"Two thousand five was a precocious year that featured some hydric stress," said Jean-Pierre Dirler, "but vines farmed organically and vines with deep roots suffered less." Dirler picked a good chunk of his fruit during the last week of September. The rain then fell in the middle of the harvest, triggering noble rot but, he said, resulting in little grey rot or dilution. "The wines are powerful, concentrated and rich in alcohol, with more acidity than the 2004s," he summarized. (Robert Chadderdon Selections, New York, NY)
(100% pinot blanc) Pale color. Flint, minerals and spices on the lively nose. Juicy and quite taut, with firm acids giving shape and grip to the citrus and peach flavors. Tastes drier than its 9 g/l r.s. owing to near riesling-like acidity. Noteworthy intensity of flavor here, but I'd give this very young wine a bit more time in the bottle.
(picked late but with fairly low sugar) Pale yellow. Lichee and flowers on the nose; almost gewurz-like. Supple but quite dry, even austere for this wine. A serious wine that's not yet showing its personality. The tight finish calls for a year or so of patience. Just four grams of residual sugar here.
Bright, pale color. Pure, musky aromas of lemon, ginger and quinine, lifted by a floral element. Quite dry and spicy, even a bit youthfully austere, with juicy acids keeping this quite taut. Very tightly wound riesling that should be flexible at the dinner table. Dirler recommends pairing it with fish in a rich sauce. (There will actually be a second Saering cuvee in 2005, from "more floral" fruit harvested early; in most years, Dirler combines the two pickings but not this time.)
Pale, bright yellow. Expressive nose combines pungent raw pineapple, minerals and honey; faint suggestion of noble rot. Tightly wound, sharply detailed and penetrating; comes across as quite dry. Finishes juicy and a bit dry-edged, with citrus and stony nuances. "Very similar to the '04 in quality as well as style," notes Dirler. This is built to age.
(from the same parcel that yielded the 2004 Riesling Kessler VT; 13.7% alcohol with 13 g/l r.s.) Pale, bright yellow. Complex, elegant aromas of pineapple, minerals and flowers; scented and precise. Vibrant and on the dry side, with lovely floral cut to the yellow fruit and mineral flavors. Conveys a strong impression of rocky terroir; quite different in style from the rot-ennobled '04 VT. Harmonious acidity gives this terrific precision in the mouth. Dirler told me this wine, which is never a powerful style, reminds him of the wines "of the old days" (his first vintage was 1959).
(from fruit picked the same day as the Heisse Wanne) Pale, bright yellow. Creamy pineapple aroma with a stony topnote. In a fruity and rather powerful style, with penetrating acidity giving shape and thrust to the pineapple and lemon ice flavors. With its terrific cut and exhilarating sugar/acid balance, this seems drier than its 24 grams per liter would indicate. Every bit as long as the Heisse Wanne, but this really needs a good six to eight years of bottle aging. Dirler prefers the highest portion of Kessler for his riesling, and favors his holdings lower on the slope for pinot gris and gewurztraminer.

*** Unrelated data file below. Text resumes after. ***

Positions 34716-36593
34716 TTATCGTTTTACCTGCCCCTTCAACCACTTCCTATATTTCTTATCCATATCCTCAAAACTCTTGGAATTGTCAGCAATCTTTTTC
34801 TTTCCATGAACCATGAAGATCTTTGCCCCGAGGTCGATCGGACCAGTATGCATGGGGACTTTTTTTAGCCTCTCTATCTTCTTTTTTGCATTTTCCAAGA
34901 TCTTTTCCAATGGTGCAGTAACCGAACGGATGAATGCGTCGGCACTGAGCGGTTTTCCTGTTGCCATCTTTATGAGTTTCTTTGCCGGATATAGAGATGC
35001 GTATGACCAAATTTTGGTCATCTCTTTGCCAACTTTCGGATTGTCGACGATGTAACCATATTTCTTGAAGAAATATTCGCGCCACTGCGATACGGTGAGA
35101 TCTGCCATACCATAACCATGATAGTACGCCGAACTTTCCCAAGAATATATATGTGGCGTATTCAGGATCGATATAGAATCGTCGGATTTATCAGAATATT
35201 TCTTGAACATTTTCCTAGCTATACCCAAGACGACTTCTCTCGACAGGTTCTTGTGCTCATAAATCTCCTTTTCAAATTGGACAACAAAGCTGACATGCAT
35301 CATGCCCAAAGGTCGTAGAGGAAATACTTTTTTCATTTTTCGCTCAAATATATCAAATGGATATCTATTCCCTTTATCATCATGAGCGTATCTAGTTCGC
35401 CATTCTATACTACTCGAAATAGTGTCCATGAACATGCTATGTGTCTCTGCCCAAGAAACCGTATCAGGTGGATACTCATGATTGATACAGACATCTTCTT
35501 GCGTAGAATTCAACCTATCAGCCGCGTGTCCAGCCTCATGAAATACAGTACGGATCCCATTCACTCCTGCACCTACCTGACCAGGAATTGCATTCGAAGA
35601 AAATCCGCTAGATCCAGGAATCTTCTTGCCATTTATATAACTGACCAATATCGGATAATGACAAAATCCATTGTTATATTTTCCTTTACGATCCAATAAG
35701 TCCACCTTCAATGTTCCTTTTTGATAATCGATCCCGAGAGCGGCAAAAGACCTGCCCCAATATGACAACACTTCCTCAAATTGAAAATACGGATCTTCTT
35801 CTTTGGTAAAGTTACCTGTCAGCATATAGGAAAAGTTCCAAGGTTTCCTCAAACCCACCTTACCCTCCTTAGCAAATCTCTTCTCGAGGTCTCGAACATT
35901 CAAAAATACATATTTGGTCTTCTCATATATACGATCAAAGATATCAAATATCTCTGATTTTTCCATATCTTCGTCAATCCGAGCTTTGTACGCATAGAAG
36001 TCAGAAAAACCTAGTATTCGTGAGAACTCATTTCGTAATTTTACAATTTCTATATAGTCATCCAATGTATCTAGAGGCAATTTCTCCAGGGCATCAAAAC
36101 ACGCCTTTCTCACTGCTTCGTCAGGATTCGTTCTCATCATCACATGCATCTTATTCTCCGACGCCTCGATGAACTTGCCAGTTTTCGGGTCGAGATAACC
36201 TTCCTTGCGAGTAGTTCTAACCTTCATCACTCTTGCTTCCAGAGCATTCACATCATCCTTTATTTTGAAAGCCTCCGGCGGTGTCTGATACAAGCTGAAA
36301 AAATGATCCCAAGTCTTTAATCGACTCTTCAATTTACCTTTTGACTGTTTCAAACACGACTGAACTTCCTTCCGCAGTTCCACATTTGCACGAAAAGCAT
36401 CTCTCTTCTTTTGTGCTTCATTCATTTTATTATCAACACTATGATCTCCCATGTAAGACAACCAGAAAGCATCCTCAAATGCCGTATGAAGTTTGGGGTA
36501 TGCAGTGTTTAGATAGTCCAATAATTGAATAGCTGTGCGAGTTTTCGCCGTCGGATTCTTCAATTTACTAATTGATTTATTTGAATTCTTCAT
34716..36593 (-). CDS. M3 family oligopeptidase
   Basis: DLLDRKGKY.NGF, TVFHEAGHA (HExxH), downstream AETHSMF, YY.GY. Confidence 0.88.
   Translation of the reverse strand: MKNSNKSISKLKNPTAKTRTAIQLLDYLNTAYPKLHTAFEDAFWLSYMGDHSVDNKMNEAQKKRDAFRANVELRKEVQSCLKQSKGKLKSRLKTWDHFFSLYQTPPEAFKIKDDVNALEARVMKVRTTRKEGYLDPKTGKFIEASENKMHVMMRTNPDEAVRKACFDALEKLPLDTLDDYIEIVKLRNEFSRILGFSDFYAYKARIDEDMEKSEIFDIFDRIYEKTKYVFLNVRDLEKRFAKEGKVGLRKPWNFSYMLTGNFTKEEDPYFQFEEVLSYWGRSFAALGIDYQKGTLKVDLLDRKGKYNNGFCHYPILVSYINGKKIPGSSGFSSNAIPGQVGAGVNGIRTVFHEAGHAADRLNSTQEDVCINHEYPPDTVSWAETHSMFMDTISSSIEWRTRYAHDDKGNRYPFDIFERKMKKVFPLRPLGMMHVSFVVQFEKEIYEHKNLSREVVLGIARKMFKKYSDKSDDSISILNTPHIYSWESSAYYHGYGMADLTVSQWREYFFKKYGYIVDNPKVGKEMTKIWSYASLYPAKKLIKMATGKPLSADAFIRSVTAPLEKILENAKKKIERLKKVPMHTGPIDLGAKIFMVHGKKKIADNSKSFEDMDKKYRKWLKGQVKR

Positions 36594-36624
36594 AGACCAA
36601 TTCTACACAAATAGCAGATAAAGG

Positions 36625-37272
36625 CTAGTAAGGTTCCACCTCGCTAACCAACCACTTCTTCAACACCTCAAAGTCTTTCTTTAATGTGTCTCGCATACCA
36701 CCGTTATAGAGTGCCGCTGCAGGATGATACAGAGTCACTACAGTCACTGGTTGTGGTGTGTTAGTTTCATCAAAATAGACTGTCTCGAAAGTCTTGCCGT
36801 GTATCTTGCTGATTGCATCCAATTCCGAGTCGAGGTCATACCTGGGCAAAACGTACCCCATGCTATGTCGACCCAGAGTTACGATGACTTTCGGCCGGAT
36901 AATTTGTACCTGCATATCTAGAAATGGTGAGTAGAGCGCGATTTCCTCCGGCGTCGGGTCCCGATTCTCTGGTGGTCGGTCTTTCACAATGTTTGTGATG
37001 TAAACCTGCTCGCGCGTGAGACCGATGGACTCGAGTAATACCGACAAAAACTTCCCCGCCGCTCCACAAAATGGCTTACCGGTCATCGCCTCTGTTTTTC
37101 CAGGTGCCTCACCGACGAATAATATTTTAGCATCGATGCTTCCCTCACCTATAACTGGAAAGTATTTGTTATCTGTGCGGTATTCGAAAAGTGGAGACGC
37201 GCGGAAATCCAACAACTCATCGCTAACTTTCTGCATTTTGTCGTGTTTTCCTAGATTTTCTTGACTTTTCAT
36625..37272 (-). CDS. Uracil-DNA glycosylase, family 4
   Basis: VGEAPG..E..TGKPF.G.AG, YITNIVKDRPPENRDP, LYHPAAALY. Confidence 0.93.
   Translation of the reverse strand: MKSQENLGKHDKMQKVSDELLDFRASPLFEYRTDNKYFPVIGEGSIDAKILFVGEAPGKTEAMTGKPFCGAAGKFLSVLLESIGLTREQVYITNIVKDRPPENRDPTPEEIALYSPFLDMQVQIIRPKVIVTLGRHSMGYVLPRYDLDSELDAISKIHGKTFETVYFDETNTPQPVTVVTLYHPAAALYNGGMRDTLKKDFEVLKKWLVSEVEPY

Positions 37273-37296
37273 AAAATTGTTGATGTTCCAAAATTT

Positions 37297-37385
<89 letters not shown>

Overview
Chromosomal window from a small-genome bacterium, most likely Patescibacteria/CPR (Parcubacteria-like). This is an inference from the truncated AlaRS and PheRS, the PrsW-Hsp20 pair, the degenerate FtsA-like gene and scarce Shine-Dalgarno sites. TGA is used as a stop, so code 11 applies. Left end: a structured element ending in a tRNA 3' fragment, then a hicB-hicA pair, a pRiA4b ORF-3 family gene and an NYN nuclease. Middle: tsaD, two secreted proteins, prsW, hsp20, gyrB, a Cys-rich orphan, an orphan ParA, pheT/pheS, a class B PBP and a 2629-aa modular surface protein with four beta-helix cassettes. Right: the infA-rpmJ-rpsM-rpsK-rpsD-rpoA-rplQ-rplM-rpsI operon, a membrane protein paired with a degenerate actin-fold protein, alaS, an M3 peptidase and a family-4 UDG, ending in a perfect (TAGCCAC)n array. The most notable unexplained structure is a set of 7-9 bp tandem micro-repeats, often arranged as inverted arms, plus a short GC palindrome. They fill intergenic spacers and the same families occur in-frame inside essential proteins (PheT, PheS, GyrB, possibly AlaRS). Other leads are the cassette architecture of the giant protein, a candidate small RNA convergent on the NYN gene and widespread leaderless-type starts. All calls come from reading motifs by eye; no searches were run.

Full straw-yellow color. Extravagant aromas of apricot, peach, butter and honey, with an exotic smoky element; almost VT-like. Superrich, sweet and expressive, with yellow fruit flavors complicated by mineral and other soil tones. With its lovely verve, this comes across as less sweet than its 51 g/l r.s. would suggest. Builds impressively on the stony back end. "In 2005, the terroir is stronger than the grapes," observes Dirler.
(a distinctly dry style for this wine, at 11 g/l r.s.) Pale, bright straw-yellow color. Subdued aromas of smoked meat, flowers and mint. Fairly thick and powerful, with good cut thanks to gripping acidity. Flavor of spiced meats. This has more body and roundness than the '04 bottling, and comes across as less peppery. Serve this with Szechuan food now, or give it another year or two to evolve in bottle.
Pale, bright yellow. Nose dominated by spiced meats. Sweet, supple and on the gentle side, with pliant fruit and spice flavors nicely framed by ripe acidity. A distinctly easygoing wine with moderate sweetness (about 25 g/l r.s.). Noteworthy more for its balance and early appeal than for any particular complexity. Finishes with a suggestion of licorice.
Very pale gold. Exotic aromas of cured meats, nutmeg and cinnamon. Sweet and succulent in the mouth, offering a range of yellow fruits and spices and a suggestion of saline extract. More complex than the Bux; like a salad of fruits. This is also considerably sweeter at 39 g/l r.s. but there's more than enough buffering material and acidity to handle the sugar. Not at all heavy on the back; in fact this is quite suave. The crop level here was just 30 hectoliters per hectare, according to Dirler. (Incidentally, Dirler told me that he made a bit of pinot gris VT and gewurztraminer SGN too, but that the grapes didn't really gain much during the mid-October rainy spells, and that there was relatively little noble rot.)